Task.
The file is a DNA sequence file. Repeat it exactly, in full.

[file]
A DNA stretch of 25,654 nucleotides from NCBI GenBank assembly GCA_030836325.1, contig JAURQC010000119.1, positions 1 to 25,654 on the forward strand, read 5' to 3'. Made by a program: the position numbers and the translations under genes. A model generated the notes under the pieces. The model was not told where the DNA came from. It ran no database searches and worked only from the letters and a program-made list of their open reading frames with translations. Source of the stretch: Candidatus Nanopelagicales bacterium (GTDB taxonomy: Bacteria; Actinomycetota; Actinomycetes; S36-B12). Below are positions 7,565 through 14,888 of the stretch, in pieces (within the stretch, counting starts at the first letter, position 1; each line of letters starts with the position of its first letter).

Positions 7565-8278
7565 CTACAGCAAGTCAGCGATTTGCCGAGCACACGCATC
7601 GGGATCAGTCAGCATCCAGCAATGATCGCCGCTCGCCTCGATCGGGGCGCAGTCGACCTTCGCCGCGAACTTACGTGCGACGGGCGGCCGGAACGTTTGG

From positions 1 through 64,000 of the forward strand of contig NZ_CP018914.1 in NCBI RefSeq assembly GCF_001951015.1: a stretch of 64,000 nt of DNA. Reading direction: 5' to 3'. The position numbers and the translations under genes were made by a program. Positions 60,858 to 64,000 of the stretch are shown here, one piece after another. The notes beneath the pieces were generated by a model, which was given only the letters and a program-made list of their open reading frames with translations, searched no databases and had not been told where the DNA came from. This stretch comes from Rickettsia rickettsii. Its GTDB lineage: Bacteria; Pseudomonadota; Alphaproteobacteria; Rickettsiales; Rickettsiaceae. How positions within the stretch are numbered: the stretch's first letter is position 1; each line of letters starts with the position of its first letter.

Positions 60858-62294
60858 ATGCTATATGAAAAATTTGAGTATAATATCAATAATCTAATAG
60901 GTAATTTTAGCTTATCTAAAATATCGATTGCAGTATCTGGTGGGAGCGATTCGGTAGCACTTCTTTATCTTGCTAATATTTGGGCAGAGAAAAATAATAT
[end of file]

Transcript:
A DNA stretch of 25,654 nucleotides from NCBI GenBank assembly GCA_030836325.1, contig JAURQC010000119.1, positions 1 to 25,654 on the forward strand, read 5' to 3'. Made by a program: the position numbers and the translations under genes. A model generated the notes under the pieces. The model was not told where the DNA came from. It ran no database searches and worked only from the letters and a program-made list of their open reading frames with translations. Source of the stretch: Candidatus Nanopelagicales bacterium (GTDB taxonomy: Bacteria; Actinomycetota; Actinomycetes; S36-B12). Below are positions 7,565 through 14,888 of the stretch, in pieces (within the stretch, counting starts at the first letter, position 1; each line of letters starts with the position of its first letter).

Positions 7565-8278
7565 CTACAGCAAGTCAGCGATTTGCCGAGCACACGCATC
7601 GGGATCAGTCAGCATCCAGCAATGATCGCCGCTCGCCTCGATCGGGGCGCAGTCGACCTTCGCCGCGAACTTACGTGCGACGGGCGGCCGGAACGTTTGG

From positions 1 through 64,000 of the forward strand of contig NZ_CP018914.1 in NCBI RefSeq assembly GCF_001951015.1: a stretch of 64,000 nt of DNA. Reading direction: 5' to 3'. The position numbers and the translations under genes were made by a program. Positions 60,858 to 64,000 of the stretch are shown here, one piece after another. The notes beneath the pieces were generated by a model, which was given only the letters and a program-made list of their open reading frames with translations, searched no databases and had not been told where the DNA came from. This stretch comes from Rickettsia rickettsii. Its GTDB lineage: Bacteria; Pseudomonadota; Alphaproteobacteria; Rickettsiales; Rickettsiaceae. How positions within the stretch are numbered: the stretch's first letter is position 1; each line of letters starts with the position of its first letter.

Positions 60858-62294
60858 ATGCTATATGAAAAATTTGAGTATAATATCAATAATCTAATAG
60901 GTAATTTTAGCTTATCTAAAATATCGATTGCAGTATCTGGTGGGAGCGATTCGGTAGCACTTCTTTATCTTGCTAATATTTGGGCAGAGAAAAATAATAT